Divorce Before 3 years: What you need to know
Are you planning to file for divorce but been married for less than 3 years?
In Singapore, a married couple will not be able to divorce each other if the marriage has subsisted for less than 3 years, unless the court’s permission has been obtained. The court will only grant permission if the party filing for a divorce had suffered exceptional hardship, or if their spouse has behaved with exceptional depravity. This article will explore the options a party has in such a circumstance.
Courts take the view that some hardship should be expected in any marriage, and it is only in exceptional cases where the courts will choose to exercise their discretion to grant leave notwithstanding the fact that parties have been married for less than 3 years. A good divorce lawyer can help you explore your options.
What are some examples of extreme hardship suffered?
If the allegations are proven, the courts will consider whether such acts amount to exceptional hardship. As defined in the case of Ng Kee Shee v Fu Gaofei, exceptional hardship is found when the problem in the marriage is out of the ordinary and more than what an ordinary person should reasonably be asked to bear.
Apart from that, the court will also factor into their equation any hardship arising from past conduct of the other spouse, the present hardship suffered, as well as potential hardship that may arise from having to wait for the three-year bar to elapse. However, the court will also weigh the prospects of reconciliation.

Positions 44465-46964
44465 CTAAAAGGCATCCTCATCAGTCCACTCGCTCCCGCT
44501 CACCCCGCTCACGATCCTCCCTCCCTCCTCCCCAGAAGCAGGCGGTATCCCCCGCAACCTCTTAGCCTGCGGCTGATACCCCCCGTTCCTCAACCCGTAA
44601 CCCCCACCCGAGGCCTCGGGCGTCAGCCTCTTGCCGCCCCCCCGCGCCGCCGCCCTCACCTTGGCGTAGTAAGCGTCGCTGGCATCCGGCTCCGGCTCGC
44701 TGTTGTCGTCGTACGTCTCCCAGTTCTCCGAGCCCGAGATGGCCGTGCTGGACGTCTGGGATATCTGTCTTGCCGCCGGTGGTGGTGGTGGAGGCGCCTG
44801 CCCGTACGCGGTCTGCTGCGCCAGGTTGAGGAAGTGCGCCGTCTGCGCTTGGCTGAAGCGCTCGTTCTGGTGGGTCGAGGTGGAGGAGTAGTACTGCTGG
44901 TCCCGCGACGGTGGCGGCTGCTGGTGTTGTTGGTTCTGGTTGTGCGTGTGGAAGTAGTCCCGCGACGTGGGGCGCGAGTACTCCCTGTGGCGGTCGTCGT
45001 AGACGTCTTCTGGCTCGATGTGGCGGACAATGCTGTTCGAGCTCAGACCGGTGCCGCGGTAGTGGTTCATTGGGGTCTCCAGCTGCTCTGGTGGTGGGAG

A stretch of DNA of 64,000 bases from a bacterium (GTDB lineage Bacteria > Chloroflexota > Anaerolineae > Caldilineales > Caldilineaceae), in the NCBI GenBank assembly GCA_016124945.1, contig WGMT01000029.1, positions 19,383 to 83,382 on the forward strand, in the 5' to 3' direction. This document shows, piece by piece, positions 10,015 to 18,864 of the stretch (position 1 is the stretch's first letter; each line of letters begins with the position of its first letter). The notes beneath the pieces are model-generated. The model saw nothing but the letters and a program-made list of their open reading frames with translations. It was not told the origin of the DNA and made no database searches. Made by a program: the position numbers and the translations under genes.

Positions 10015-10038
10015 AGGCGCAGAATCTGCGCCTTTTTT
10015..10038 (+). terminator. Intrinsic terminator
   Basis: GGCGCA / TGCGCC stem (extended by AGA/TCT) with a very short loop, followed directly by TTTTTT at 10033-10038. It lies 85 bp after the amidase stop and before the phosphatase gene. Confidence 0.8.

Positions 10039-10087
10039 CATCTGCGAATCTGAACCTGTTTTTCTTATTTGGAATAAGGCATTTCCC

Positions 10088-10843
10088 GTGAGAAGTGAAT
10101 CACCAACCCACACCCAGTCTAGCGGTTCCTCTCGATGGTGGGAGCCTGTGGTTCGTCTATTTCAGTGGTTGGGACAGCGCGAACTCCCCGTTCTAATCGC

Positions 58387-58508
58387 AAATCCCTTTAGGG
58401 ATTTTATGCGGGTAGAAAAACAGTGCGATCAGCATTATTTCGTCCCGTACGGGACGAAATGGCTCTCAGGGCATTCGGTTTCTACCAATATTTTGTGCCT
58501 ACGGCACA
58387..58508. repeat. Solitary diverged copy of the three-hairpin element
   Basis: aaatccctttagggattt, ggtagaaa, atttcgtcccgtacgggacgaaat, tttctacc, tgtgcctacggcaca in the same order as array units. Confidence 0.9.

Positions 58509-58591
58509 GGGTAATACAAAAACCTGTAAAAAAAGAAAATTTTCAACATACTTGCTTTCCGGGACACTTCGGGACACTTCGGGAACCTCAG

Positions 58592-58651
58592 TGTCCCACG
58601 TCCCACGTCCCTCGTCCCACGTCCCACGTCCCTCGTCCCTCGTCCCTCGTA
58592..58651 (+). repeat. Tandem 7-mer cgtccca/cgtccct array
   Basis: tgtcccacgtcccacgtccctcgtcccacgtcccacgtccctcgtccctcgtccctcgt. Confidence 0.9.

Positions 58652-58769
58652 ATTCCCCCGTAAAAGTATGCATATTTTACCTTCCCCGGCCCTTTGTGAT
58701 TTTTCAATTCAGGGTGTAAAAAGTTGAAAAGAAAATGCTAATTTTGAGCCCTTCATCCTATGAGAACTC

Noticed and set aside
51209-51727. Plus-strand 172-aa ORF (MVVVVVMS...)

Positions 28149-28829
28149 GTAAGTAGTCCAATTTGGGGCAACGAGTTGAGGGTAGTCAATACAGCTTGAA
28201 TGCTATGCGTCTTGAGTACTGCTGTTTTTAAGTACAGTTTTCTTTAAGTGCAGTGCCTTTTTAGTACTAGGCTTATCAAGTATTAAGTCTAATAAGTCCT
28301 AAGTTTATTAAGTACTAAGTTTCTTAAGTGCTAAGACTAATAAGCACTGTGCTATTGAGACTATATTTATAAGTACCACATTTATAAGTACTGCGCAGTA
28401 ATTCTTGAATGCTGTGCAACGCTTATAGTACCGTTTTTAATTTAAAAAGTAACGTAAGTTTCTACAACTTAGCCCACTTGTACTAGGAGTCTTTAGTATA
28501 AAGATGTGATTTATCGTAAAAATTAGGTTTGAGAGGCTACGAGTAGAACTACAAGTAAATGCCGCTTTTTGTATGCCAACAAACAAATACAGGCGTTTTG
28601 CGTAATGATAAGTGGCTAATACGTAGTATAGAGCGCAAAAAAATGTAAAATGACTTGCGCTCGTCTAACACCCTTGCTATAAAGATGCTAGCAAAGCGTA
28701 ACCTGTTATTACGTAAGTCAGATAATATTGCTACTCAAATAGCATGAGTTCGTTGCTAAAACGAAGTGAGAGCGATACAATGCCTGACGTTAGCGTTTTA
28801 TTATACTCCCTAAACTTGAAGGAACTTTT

Some instances the courts have granted leave for divorce to a marriage under 3 years include:
– When one spouse suffers extreme mental abuse.
– Being involved with 16 different women in the space of two years.
– When one spouse refuses to have intimate relations and vowed never to return.
Aside from proving exceptional hardship, do I have any other options?
If you are unable to prove exceptional hardship, you may consider annulling the marriage if you think you are able to prove that it is either void or voidable. An annulment is a legal procedure to declare a marriage null and void. Unlike a divorce, an annulment proceeds on the basis that the marriage did not even exist in the first place. Hence, both parties’ marital status would revert to “single” in the case of an annulment, unlike becoming “divorcees” in a divorce.
Read more: ANNULMEMT PROCESS FOWCHART
When will a marriage be void?
Section 105 of the Women’s Charter lists out certain grounds for a marriage to be void:
· Marriages between Muslims that are registered/solemnised under civil law
· Where one party is already married under any law
· Where one party is below the age of 18 and has not been granted special authorisation
· Parties to the marriage being closely biologically related
· Where the marriage was not properly solemnised
· Marriages between parties of same gender
When will a marriage be voidable?
Section 106 of the Women’s Charter lists grounds on which a marriage is voidable:
· Marriages that have not been consummated owing to either party`s incapacity to do so
· Marriages that have not been consummated owing to either party`s wilful refusal
· Where the marriage has taken place without either party`s valid consent (due to one party consenting under duress, mistake or mental disorder)
· Where at the time of the marriage, either party was capable of giving valid consent but suffered from a mental disorder within the meaning of the Mental Health (Care and Treatment) Act 2008 so as to be unfit for marriage
· Where at the time of the marriage, one party was suffering from a transmissible form of sexually-transmitted disease
· Where at the time of the marriage, the wife was already pregnant to another man
A good divorce lawyer will be able to explain and guide you through the options available to you.